## 5.1 Aim

We are given a dataset containing daily counts of diseases from multiple geographical areas. We want to identify:

• Does seasonality exist?
• If seasonality exists, when are the high/low seasons?
• Is there a general yearly trend (i.e. increasing or decreasing from year to year?)

## 5.2 Creating the data

The data for this chapter is available at: https://www.csids.no/longitudinal-analysis-for-surveillance/data/chapter_5.csv

``````library(data.table)
library(ggplot2)
set.seed(4)

AMPLITUDE <- 1.5
SEASONAL_HORIZONTAL_SHIFT <- 20

fylkeIntercepts <- data.table(fylke=1:20,fylkeIntercepts=rnorm(20))

d <- data.table(date=seq.Date(
from=as.Date("2010-01-01"),
to=as.Date("2015-12-31"),
by=1))
d[,year:=as.numeric(format.Date(date,"%G"))]
d[,week:=as.numeric(format.Date(date,"%V"))]
d[,month:=as.numeric(format.Date(date,"%m"))]

temp <- vector("list",length=20)
for(i in 1:20){
temp[[i]] <- copy(d)
temp[[i]][,fylke:=i]
}
d <- rbindlist(temp)

d[,yearMinus2000:=year-2000]
d[,dayOfSeries:=1:.N]

d[,dayOfYear:=as.numeric(format.Date(date,"%j"))]
d[,seasonalEffect:=sin(2*pi*(dayOfYear-SEASONAL_HORIZONTAL_SHIFT)/365)]
d[,mu := exp(0.1 + yearMinus2000*0.1 + seasonalEffect*AMPLITUDE)]
d[,y:=rpois(.N,mu)]``````

## 5.3 Investigation

We then drill down into a few years for fylke 1, and see a clear seasonal trend

``````q <- ggplot(d[fylke==1],aes(x=dayOfYear,y=y))
q <- q + facet_wrap(~year)
q <- q + geom_point()
q <- q + stat_smooth(colour="red")
q``````
```geom_smooth()` using method = 'loess' and formula 'y ~ x'`` The Lomb-Scargle Periodogram shows a clear seasonality with a period of 365 days

``````// STATA CODE STARTS
insheet using "chapter_6.csv", clear

sort fylke date
by fylke: gen time=_n
tsset fylke time, daily

wntestb y if fylke==1

cumsp y if fylke==1, gen(cumulative_spec_dist)
by fylke: gen period=_N/_n

browse cumulative_spec_dist period
// STATA CODE ENDS``````
``````# RCODE
lomb::lsp(d\$y,from=100,to=500,ofac=1,type="period")`````` ## 5.4 Regression

First we create an `id` variable. This generally corresponds to geographical locations, or people. In this case, we only have one geographical location, so our `id` for all observations is `1`. This lets the computer know that all data belongs to the same group.

When we have panel data with multiple areas, we use the `MASS::glmPQL` function in R and the `meglm` function in STATA. In R we identify the geographical areas with `random = ~ 1 | fylke` and in STATA with `|| fylke:`.

``````// STATA CODE STARTS
gen cos365=cos(dayofyear*2*_pi/365)
gen sin365=sin(dayofyear*2*_pi/365)

meglm y yearminus2000 || fylke:, family(poisson) iter(10)
estimates store m1
meglm y yearminus2000 cos365 sin365 || fylke:, family(poisson) iter(10)
estimates store m2

predict resid, anscombe

lrtest m1 m2
// STATA CODE ENDS``````
``````# R CODE
d[,cos365:=cos(dayOfYear*2*pi/365)]
d[,sin365:=sin(dayOfYear*2*pi/365)]
fit0 <- MASS::glmmPQL(y~yearMinus2000, random = ~ 1 | fylke,
family = poisson, data = d)``````
``iteration 1``
``````fit1 <- MASS::glmmPQL(y~yearMinus2000 + sin365 + cos365, random = ~ 1 | fylke,
family = poisson, data = d)``````
``iteration 1``
``print(lmtest::lrtest(fit0, fit1))``
``````Likelihood ratio test

Model 1: y ~ yearMinus2000
Model 2: y ~ yearMinus2000 + sin365 + cos365
#Df LogLik Df Chisq Pr(>Chisq)
1   4
2   6         2                 ``````

We see that the likelihood ratio test for `sin365` and `cos365` was significant, meaning that there is significant seasonality with a 365 day periodicity in our data (which we already strongly suspected due to the periodogram).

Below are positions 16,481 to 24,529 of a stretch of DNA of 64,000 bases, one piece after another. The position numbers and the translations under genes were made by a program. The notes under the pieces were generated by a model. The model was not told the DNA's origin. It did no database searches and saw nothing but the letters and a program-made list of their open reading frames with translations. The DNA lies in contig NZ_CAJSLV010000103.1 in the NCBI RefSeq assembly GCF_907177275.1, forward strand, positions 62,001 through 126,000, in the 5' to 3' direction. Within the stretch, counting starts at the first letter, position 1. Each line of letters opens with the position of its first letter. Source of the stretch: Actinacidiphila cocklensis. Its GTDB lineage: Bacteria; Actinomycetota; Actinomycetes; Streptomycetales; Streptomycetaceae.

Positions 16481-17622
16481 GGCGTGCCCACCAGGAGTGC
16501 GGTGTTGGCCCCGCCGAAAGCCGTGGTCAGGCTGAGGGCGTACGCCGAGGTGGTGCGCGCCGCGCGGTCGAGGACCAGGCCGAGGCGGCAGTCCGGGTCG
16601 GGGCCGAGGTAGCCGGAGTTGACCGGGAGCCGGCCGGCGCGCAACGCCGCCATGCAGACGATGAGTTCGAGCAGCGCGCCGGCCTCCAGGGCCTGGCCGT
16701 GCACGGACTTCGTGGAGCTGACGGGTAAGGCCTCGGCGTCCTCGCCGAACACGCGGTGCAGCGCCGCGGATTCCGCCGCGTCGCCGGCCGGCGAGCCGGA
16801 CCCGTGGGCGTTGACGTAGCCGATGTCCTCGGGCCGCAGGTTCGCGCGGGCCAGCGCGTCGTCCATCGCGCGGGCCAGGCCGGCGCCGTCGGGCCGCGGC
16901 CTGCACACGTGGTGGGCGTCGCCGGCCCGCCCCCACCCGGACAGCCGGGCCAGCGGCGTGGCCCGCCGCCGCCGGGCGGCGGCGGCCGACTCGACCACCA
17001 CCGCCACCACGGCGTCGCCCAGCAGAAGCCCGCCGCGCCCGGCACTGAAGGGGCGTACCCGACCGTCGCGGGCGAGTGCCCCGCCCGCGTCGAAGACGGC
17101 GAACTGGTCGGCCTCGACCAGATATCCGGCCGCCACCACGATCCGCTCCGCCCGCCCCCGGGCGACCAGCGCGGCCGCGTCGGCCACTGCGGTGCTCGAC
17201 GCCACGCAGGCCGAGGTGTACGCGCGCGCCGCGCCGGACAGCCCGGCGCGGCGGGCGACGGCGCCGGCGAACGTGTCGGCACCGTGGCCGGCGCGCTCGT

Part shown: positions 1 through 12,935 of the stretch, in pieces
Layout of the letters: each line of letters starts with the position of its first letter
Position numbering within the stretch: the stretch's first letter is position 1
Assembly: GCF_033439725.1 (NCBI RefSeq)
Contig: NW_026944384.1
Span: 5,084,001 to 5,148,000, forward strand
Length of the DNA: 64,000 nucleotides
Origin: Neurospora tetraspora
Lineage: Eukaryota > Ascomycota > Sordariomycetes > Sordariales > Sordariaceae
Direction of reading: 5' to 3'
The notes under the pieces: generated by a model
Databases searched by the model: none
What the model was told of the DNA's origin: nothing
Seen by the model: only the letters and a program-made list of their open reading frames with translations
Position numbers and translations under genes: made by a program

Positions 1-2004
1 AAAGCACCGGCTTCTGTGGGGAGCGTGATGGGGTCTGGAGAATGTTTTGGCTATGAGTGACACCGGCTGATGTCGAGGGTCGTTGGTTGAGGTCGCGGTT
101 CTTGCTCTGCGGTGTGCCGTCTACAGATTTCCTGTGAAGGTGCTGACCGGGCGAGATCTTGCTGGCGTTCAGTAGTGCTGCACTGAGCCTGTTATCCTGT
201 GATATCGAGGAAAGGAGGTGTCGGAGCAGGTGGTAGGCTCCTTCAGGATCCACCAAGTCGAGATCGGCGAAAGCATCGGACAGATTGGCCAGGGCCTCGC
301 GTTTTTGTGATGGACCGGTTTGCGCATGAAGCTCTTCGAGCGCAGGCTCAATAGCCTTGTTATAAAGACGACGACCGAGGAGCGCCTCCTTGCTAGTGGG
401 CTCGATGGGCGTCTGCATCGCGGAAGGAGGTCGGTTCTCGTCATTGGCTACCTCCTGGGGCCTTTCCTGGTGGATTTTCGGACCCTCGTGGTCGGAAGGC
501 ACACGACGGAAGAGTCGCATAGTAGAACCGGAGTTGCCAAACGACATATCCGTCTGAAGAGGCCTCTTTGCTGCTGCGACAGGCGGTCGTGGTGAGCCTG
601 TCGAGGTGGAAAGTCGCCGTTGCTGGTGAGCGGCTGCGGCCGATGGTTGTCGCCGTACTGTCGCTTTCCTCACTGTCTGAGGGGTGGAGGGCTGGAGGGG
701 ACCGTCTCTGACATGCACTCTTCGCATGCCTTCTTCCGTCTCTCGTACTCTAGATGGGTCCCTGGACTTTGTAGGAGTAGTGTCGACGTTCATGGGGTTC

We can now run/look at the results of our main regression.

``print(summary(fit1))``
``````Linear mixed-effects model fit by maximum likelihood
Data: d
AIC BIC logLik
NA  NA     NA

Random effects:
Formula: ~1 | fylke
(Intercept)  Residual
StdDev: 1.583744e-05 0.9976713

Variance function:
Structure: fixed weights
Formula: ~invwt
Fixed effects:  y ~ yearMinus2000 + sin365 + cos365
Value   Std.Error    DF   t-value p-value
(Intercept)    0.1122536 0.014488403 43797    7.7478       0
yearMinus2000  0.0989047 0.001109477 43797   89.1453       0
sin365         1.4095095 0.003695341 43797  381.4288       0
cos365        -0.5109375 0.003083683 43797 -165.6907       0
Correlation:
(Intr) yM2000 sin365
yearMinus2000 -0.979
sin365        -0.150  0.000
cos365         0.065 -0.001 -0.151

Standardized Within-Group Residuals:
Min          Q1         Med          Q3         Max
-3.19682240 -0.82387498 -0.07501834  0.63400484  5.82452468

Number of Observations: 43820
Number of Groups: 20 ``````

## 5.5 Residual analysis

We see that there is no evidence of autoregression in the residuals

``````// STATA CODE STARTS
pac resid if fylke==1
// STATA CODE ENDS``````
``````# R CODE
pacf(residuals(fit1, type = "normalized")) # this is for AR`````` We see that there is no evidence of autoregression in the residuals

``````// STATA CODE STARTS
ac resid if fylke==1
// STATA CODE ENDS``````
``````# R CODE
acf(residuals(fit1, type = "normalized")) # this is for MA`````` We also obtain the same estimates that we did in the last chapter.

``````b1 <- 1.4007640 # sin coefficient
b2 <- -0.5234863 # cos coefficient
amplitude <- sqrt(b1^2 + b2^2)
p <- atan(b1/b2) * 365/2/pi
if (p > 0) {
peak <- p
trough <- p + 365/2
} else {
peak <- p + 365/2
trough <- p + 365
}
if (b1 < 0) {
g <- peak
peak <- trough
trough <- g
}
print(sprintf("amplitude is estimated as %s, peak is estimated as %s, trough is estimated as %s",round(amplitude,2),round(peak),round(trough)))``````
`` "amplitude is estimated as 1.5, peak is estimated as 112, trough is estimated as 295"``
``print(sprintf("true values are: amplitude: %s, peak: %s, trough: %s",round(AMPLITUDE,2),round(365/4+SEASONAL_HORIZONTAL_SHIFT),round(3*365/4+SEASONAL_HORIZONTAL_SHIFT)))``
`` "true values are: amplitude: 1.5, peak: 111, trough: 294"``